I have to admit, I’m not really a big Halloween fan. Sure, I loved it as a kid. There was all of the candy, the class party, all of the candy, a later evening out trick-or-treating, and then there was all of the candy. But now? Ehh. I think it’s the whole zombie invasion thing that bugs me. Seriously? The living dead? There really are people out there preparing for the zombie apocalypse as if it were more imminent than the threat of snow this time of year. (If you weren’t in eastern South Dakota, we got our first round of snow yesterday.) And this seems to be their holy day of the year, the big blood festival. Come on people! REALLY?!?
My Christian faith and the existence of Heaven aside, the idea that someone could come back from the dead or be half-dead or whatever they are calling it while walking around my neighborhood is just ridiculous. But hang on all you zombie fans – I have one little hang-up that keeps me from completely dismissing the idea of the living dead.
If you’ve read my blogs before (or the title of this one, for that matter) you’re probably guessing I’m talking about past financial history. And you would be right! (A whole lot more right than expecting the brain-eating half-dead to rise up.)
Just last week I had a client in. He was in the middle of purchasing a home and, without any credit changes on his part, his credit score took a notable drop. Now, it wasn’t enough to keep him from getting the loan, but it was enough to get his attention. He just couldn’t understand how his score could drop without any action on his part.
Without a complete review of his credit history, we could make a few educated guesses at what impacted his score. Because of the length of time that some items are on your credit report, it may truly be a resurrection of the dead debt that impacts your score. Here are some past items and how they can affect you.
Credit Inquiries – Specifically applications for credit, or loans, these inquiries into your credit history stay on your credit report for two years. While FICO states they only use inquiries within the last 12 months, that is still a sizable time frame. Should you hit that point where an inquiry or two drops off of your report, that may positively impact your score without you doing anything recent.
Negative Events – Anything from a collection being noted on your account to a single late payment, they can stay on your report for seven years. Again, hitting that drop-off date can positively impact your score. At the same time, if you didn’t realize you even owed that payment (hey, statements really do get lost in the mail), you may have missed a payment and not even known it. If you see a significant, sudden drop, make sure you find out why.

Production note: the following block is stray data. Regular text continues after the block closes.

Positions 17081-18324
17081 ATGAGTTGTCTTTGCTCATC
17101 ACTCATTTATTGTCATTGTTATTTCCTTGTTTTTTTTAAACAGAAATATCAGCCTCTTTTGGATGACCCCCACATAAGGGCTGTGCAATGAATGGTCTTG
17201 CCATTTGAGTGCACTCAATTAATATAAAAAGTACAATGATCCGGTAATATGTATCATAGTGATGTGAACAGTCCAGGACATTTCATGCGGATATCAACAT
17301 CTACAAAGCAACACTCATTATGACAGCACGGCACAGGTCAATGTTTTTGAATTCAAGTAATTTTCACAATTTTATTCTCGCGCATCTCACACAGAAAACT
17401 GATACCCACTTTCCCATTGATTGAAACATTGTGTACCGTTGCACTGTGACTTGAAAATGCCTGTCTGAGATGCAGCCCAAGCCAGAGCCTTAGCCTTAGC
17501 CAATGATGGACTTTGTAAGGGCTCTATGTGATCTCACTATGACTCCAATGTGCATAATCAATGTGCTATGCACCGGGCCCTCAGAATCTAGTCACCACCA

Closed In Good Standing – I’m all for paying off your debt. If you can, pay it off early. Should you get that installment debt (like a house, car, student loans, etc.) paid off, the account is usually automatically closed. But that closed account will stay on your record for TEN years. Because it is an example of a positive history, you get to take credit for that longer than most negative items. But, should you hit that ten-year date and a closed account falls off of your credit report, it may actually cause your score to drop, especially if you don’t have a lot of other positive accounts on your record. Because we don’t tend to give much thought to accounts closed in good standing, and because of the ten-year time frame, these are often the ones that sneak up and surprise us (but hopefully not as much as an actual zombie apocalypse would).
Collections and Judgements – This one is a little tougher to see coming. The statute of limitations may vary a fair amount depending on where you are and what the debt is. You may not even know you owe it. But suddenly they decide to take action and pursue payment. Depending on the circumstances and your reaction, it may actually bring that old debt from years ago back onto your credit report, dragging your score down along with your bank account balance.
I recently talked with an individual who had cosigned for someone else to get cable and electricity. The individual had now been out of the apartment for quite a while and the cosigner had no clue there was money owed….. until the collector got a hold of them. They paid the two judgements totaling $3,000 immediately, but they will most likely still be on their credit report for the next seven years.
Causing almost as much terror as the threat of a zombie sucking their brains out (insert sarcasm here), the individual found out that the collections on their credit report were going to increase their insurance premiums by $800 a year. How’s that for a living dead debt?
Now if you find yourself being chased down the street by a hoard of zombies, don’t call here. We can’t help you. (I’ll probably just laugh long and loud.) But if you find old, dead debt rising again to hunt down your credit score, that’s the time to give the Center for Financial Resources a call. We can help you work through your credit report to find what really is out there, give you guidance on how to clean up your report, and even help you deal with the legitimate debt before it eats your brains (oh wait, that’s zombies that do that). Just race to the nearest phone, probably in your pocket, and call us at 605-413-7522.
And if you have any candy left after Halloween, feel free to drop that off too. I kind of like the candy part of Halloween.
written by Breck Miller
images courtesy of zombiepandemic.com and freedigitalphotos.net, respectively